• CSMR
    6 Posts

    Extremely disappointing news. I was expecting a significant upgrade; instead we have some flashy new features but a large amount of basic functionality has been removed.

    - minimal customization

    I accept that limited products can be easy to understand and am sure it will be successful. But Microsoft has alienated technical users, and I'm sure the developers must be feeling guilty for pandering to the lowest common denominator - instead of designing a product that has a great user interface without sacrificing

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  • karelj
    1 Posts

    And I, in turn, agree with Parrotlover77.

    I do understand that this is a new direction, but I can't help but feel that all the die hard, loyal, Windows Mobile fans are being left on the outside looking in. Those of us, for example, that are still with 6.1 because we waited and ignored our chance to upgrade just for a shot at 7. We are power users and it is insulting to be told what we want and do not want. We are the consumers..we are the ones who tell *you* what *we* want.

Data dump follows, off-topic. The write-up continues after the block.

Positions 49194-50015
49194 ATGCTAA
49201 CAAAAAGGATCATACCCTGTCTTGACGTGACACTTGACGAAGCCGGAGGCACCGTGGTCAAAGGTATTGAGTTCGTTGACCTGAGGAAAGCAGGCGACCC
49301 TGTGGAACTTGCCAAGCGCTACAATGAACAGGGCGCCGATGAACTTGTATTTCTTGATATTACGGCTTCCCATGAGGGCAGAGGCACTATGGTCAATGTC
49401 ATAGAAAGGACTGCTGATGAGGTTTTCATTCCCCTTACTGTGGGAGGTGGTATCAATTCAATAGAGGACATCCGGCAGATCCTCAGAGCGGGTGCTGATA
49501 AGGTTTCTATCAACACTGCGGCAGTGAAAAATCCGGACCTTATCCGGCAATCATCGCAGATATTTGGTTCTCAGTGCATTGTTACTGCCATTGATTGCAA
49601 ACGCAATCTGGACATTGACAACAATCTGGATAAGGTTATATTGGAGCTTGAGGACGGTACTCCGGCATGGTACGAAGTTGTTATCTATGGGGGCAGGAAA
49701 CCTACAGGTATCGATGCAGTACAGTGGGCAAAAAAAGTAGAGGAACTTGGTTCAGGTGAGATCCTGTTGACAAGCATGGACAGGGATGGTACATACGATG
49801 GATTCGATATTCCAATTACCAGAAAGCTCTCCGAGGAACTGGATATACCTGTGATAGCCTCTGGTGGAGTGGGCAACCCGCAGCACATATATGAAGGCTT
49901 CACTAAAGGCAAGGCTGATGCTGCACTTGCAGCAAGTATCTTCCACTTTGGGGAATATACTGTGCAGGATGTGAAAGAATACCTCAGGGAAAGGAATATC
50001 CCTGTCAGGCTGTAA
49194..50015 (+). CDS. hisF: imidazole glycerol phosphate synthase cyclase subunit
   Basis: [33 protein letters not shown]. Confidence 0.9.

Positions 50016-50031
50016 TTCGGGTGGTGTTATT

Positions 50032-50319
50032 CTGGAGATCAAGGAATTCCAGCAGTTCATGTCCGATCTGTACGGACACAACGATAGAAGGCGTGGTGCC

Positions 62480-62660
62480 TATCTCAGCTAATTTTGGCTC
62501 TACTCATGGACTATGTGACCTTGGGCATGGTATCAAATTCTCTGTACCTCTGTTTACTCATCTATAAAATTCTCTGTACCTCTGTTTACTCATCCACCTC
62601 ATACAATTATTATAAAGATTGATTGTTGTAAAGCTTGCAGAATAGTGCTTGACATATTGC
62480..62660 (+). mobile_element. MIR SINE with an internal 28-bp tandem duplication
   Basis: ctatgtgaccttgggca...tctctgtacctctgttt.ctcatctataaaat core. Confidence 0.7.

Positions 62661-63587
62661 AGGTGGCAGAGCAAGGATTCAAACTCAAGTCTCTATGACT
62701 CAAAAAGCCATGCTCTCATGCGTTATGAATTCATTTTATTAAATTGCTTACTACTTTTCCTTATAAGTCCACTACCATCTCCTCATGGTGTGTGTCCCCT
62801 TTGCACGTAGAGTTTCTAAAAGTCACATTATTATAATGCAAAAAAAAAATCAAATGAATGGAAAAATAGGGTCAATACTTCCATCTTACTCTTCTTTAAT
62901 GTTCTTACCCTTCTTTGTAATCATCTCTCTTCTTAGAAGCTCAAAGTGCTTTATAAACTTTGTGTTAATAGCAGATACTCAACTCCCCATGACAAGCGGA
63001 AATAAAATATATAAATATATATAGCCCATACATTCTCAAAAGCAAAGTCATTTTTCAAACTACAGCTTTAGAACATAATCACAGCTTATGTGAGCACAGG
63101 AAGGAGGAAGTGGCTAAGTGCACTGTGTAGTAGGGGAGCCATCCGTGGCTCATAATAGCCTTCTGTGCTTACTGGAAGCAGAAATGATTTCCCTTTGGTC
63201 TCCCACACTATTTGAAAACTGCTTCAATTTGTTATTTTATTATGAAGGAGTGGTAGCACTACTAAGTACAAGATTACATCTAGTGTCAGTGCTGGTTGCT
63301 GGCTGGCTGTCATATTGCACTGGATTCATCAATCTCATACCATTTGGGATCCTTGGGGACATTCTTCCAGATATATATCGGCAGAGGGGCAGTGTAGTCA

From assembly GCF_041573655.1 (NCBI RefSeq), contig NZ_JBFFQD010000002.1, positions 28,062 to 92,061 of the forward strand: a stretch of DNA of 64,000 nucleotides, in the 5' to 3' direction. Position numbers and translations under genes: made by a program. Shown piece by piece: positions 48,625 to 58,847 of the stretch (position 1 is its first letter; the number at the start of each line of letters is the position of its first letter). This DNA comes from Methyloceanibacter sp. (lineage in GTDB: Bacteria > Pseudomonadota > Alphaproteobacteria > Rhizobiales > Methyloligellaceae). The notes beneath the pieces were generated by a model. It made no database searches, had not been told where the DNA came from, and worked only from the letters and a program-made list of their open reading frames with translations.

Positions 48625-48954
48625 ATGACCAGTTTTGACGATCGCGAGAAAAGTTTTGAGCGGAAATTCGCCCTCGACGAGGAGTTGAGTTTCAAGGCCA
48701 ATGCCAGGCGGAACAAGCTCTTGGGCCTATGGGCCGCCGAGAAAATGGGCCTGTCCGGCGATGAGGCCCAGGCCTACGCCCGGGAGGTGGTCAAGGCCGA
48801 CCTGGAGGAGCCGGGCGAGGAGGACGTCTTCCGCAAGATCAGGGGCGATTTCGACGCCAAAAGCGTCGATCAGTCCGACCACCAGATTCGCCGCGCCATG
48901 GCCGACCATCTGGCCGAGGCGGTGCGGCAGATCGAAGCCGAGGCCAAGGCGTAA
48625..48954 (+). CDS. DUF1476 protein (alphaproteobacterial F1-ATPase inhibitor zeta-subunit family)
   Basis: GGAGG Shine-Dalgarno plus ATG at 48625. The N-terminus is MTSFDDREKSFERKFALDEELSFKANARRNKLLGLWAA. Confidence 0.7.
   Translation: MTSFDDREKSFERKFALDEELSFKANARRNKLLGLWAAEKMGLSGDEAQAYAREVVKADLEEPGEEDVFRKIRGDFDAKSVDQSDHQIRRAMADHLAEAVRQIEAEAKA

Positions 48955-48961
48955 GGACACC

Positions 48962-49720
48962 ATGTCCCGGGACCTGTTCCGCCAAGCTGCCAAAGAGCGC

I suggest that everyone involved with this project pay attention to the dissatisfaction emanating from the many mobile tech forums.It's one thing to try and gain a new consumer base, it's quite another if it costs you the long time, loyalists.

  • I agree with Rosewood and GoodThings2Life.

    I started out defending every single move Microsoft made on WP7S as it was leaked out, but it got too much for me to bear.  I'm usually a huge MS evangelist and a long time Windows Mobile fan.

    - No alternate shell?  Well, I love Mobile Shell 3, but I guess I can live with the ugly blue and white tiles.  The way they are animated and update from the cloud is pretty cool.

    - No backwards compatibility?  That's okay.  It's a new platform.  We can port code from the old to the new with a little modification.  It's still Windows CE and .Net, right?  How different could it be?

    - No unmanaged code?  Okay, that makes the porting issue a little more difficult.  No native apps can be ported and a lot of managed apps will have to be rewritten in a lot of ways as platform invoking is common.  Pain in the ass, but (taking deep breath) I can do this!